Friday, April 29, 2011

Awe-Inspiring NYC Time Lapse Video

Awfully cool... more than a dozen scenes of time-lapse video. Your head will be swimming, but your heart will swoon.

NYC - Mindrelic Timelapse from Mindrelic on Vimeo.

NYC Vintage Image Of The Day: The Bowery, 1930s

Stitched panorama of Bowery between Prince and Spring Streets, June 2009, Jeremy Rowe,

The Bowery in the southern portion of Manhattan, is among New York City's most infamous neighborhoods. By the Civil War era, it had slid from lush gardens and posh theaters into a center of prostitution, crime and gangs. In 1919, one local magazine characterized the nabe as "filled with employment agencies, cheap clothing and knickknack stores, cheap moving-picture shows, cheap lodging-houses, cheap eating-houses and cheap saloons."

As late as the 1970s, the Bowery was regarded as New York's Skid Row, despite a fringe artistic community that brought CBGB's, Bowery Ballroom and the Bowery Poetry Club.

In 2005—for better or worse—Whole Foods Market, the New Museum and a number of high-rise luxury condos along "Gentrification Row" have replaced the low-rise structures that had long been a destination for restaurant equipment and lighting supplies. Today, its identity crisis is fully evident, as white urban professionals continue to push out some of New York's most colorful characters—and buildings. 1935 pic of a restaurant in the Bowery, when the street was lined with flophouses. Note that most meals cost all of 10 cents, though a bowl of oxtail stew will run you 15 cents.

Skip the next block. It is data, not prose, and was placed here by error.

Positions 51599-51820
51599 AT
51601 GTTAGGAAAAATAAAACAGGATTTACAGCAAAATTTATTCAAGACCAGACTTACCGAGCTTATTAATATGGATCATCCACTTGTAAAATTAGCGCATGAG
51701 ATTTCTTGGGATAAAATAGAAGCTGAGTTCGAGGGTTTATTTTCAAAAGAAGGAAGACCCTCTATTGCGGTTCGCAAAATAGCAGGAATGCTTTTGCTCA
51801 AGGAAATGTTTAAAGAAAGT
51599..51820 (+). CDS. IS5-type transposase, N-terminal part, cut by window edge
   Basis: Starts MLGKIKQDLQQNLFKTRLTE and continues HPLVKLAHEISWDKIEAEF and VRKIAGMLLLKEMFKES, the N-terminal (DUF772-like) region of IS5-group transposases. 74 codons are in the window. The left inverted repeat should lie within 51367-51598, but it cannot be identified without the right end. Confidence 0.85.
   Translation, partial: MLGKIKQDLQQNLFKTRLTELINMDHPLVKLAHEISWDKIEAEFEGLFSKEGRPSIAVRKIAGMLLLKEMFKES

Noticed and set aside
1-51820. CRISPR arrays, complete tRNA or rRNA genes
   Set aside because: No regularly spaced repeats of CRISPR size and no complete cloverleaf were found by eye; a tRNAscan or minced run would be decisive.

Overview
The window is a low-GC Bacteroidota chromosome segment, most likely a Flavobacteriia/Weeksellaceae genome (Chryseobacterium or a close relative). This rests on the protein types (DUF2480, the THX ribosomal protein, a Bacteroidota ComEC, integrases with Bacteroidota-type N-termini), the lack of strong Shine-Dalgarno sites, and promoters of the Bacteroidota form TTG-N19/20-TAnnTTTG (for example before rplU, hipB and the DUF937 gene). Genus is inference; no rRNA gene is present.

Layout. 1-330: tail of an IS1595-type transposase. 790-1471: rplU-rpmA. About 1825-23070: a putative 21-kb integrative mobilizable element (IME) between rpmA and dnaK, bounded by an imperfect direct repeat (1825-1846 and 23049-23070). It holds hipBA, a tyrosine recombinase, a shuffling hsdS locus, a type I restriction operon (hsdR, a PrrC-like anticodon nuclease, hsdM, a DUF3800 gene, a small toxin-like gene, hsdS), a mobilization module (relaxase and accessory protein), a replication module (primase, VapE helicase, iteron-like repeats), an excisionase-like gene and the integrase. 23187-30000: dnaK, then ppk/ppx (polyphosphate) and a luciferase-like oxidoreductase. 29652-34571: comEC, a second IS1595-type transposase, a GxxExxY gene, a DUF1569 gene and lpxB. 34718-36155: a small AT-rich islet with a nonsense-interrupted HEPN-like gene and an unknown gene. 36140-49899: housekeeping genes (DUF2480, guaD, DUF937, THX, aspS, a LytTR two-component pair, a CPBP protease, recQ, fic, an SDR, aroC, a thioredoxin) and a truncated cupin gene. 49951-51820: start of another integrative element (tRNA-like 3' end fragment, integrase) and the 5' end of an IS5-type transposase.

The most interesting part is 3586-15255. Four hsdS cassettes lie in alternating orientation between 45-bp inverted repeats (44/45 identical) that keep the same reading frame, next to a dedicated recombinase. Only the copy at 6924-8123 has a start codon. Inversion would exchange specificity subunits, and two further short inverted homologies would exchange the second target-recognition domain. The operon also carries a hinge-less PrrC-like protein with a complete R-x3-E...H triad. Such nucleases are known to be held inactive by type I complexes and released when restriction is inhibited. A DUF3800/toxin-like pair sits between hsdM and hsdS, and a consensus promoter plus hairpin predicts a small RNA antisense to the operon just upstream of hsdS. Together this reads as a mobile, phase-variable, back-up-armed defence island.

A Bowery flophouse, 1937.

Tattoo parlor pics, 1937. Notice that behind the tattoo parlor above is a hotel "for men only." Hmm, methinks that is a might curious.
Guns for sale! Today, it is illegal to pack a pistol in New York state.

Thursday, April 28, 2011

NYC Vintage Image Of The Day: Mulberry Street, 1900

This wondrous expansive photo of Mulberry Street was taken in 1900 20 feet above the center of the street. It was digitized by Detroit Publishing Co., using a photochrom colorizing process.

The street—which borders Little Italy and Chinatown in Manhattan's Lower East Side—was filled with tenement houses built in the early 1800s, as immigrants poured into New York City. It wasn't until 1901 that a formal housing code required interior flush toilets (many landlords abided with one per floor), fire escapes and ventilation shafts for air and light. The streets, however, remained mobbed with people, since the sidewalks were occupied by vendor stands.

The image at right is more or less the same view in 2010. And below are some extraordinary details of the above shot from its original black and white photo, courtesy of Secondat.

NYC Vintage Image Of The Day: Greetings From New York!

As long as there have been stamps, we've sent greetings from our merry travels. Here's an intensive look at New York postcards through the decades! Above is from 1907...
Above: From the 1900s through 1920s.

Wednesday, April 27, 2011

NYC Vintage Image Of The Day: 156 Henry Street, Brooklyn Heights

The sweet red brick building at 156 Henry Street at the intersection of Love Lane in Brooklyn Heights holds a modicum of mystery. Despite hours of research, I could find no info on when it was built or why it stands alone as a quaint two-story structure among so many multi-story apartment buildings on all sides.